Security, city working overtime for 2-weekend ACL

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by SHANNON MURRAY / KVUE NEWS and photojournalist DENNIS THOMAS

Bio | Email | Follow: @ShannonM_KVUE

kvue.com

Posted on October 4, 2013 at 6:17 PM

Updated Friday, Oct 4 at 6:20 PM

AUSTIN -- Surrounding Zilker Park city staff are working overtime to make sure this year's Austin City Limits Music Festival is a success.

Festival goers are looking forward to a weekend full of live music.

"It'll be good to see Queens of the Stoneage," said festival goer Ash Howard.

"Muse and Fun!" said another girl entering Zilker Park.

Making sure those shows are a success takes a lot of work in and around Zilker Park.

Police are stationed both inside and outside of festival grounds. Austin police say this year their focus is on parking in the neighborhoods surrounding the park.

"It seems like every year it gets bigger," said APD Senior Police Officer Dennis Farris.

Officer Farris says there are 10 officers dedicated to parking enforcement.

"If you park illegally we are going to ticket you. If you are parked blocking something, parked in the right of way, we are going to tow you," he said.

Many neighbors are turning their prime parking into profit, charging anywhere from $20 to $40 for a spot on their property.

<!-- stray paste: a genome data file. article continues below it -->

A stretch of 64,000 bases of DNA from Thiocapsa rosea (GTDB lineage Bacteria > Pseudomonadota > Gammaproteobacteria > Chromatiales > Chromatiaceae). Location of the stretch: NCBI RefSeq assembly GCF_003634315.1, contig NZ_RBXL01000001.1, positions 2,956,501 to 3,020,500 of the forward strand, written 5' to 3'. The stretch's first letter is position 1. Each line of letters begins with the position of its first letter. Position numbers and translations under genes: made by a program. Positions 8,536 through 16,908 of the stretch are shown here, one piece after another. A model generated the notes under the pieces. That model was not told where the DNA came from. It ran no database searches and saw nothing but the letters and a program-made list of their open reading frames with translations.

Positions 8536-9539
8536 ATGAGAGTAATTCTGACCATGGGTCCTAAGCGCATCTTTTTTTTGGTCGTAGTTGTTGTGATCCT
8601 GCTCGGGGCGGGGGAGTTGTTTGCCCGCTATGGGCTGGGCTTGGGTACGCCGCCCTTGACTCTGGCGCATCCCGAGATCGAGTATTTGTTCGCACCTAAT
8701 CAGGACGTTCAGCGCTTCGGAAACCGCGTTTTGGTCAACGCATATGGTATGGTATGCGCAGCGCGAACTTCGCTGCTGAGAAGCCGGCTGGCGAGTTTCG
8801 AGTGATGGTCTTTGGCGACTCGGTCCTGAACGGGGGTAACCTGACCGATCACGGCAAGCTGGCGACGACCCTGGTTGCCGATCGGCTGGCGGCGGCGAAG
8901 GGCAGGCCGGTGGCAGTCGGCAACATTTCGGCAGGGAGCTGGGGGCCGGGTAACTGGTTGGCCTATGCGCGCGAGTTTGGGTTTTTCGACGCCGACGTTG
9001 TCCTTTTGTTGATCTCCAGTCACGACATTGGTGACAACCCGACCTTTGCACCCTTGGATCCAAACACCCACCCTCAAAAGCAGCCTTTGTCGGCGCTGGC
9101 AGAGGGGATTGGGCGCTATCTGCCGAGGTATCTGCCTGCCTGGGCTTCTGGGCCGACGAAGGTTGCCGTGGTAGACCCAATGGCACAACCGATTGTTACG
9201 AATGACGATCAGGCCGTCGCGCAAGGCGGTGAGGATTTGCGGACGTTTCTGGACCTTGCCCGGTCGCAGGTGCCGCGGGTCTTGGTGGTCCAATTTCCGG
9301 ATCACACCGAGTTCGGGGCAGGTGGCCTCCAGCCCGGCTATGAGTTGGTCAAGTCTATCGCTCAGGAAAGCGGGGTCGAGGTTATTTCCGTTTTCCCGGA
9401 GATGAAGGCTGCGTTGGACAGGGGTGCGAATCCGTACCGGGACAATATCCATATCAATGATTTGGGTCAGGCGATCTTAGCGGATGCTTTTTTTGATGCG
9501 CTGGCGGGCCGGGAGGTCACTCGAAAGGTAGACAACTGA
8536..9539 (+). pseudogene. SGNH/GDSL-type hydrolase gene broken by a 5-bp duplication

"It can get a little crazy out here. You have 75,000 people a day coming out here, and obviously people want to come down and park as close as they can so they don't have to walk as far," Officer Farris said.

Nearly every city department works extra for the festival. That includes health inspectors, transportation officials, and parks and rec staff. There's also an event commander center on festival grounds where firefighters, EMS, and police are stationed in case of an emergency.

"All the way down to our Austin Public Library system that is featuring local artists on their web page," said City of Austin spokesperson Reyne Telles.

Overtime costs are mostly covered by the staff members' salaries or by event promoter C3, but Telles says any cost to the City is more than made up for with the money the festival brings in.

"The City of Austin really does benefit from the $102 million last year that was generated in economic impact, and we're looking for a much bigger number than that now that we've gone to two weekends," Telles said.

When it comes to mega crowds and the headache that comes along with it, ACL's music fans don't seem to mind.

"I love the music and just being with all these people having fun and enjoying life. That's what it's all about," said festival goer Villareal Roberto.

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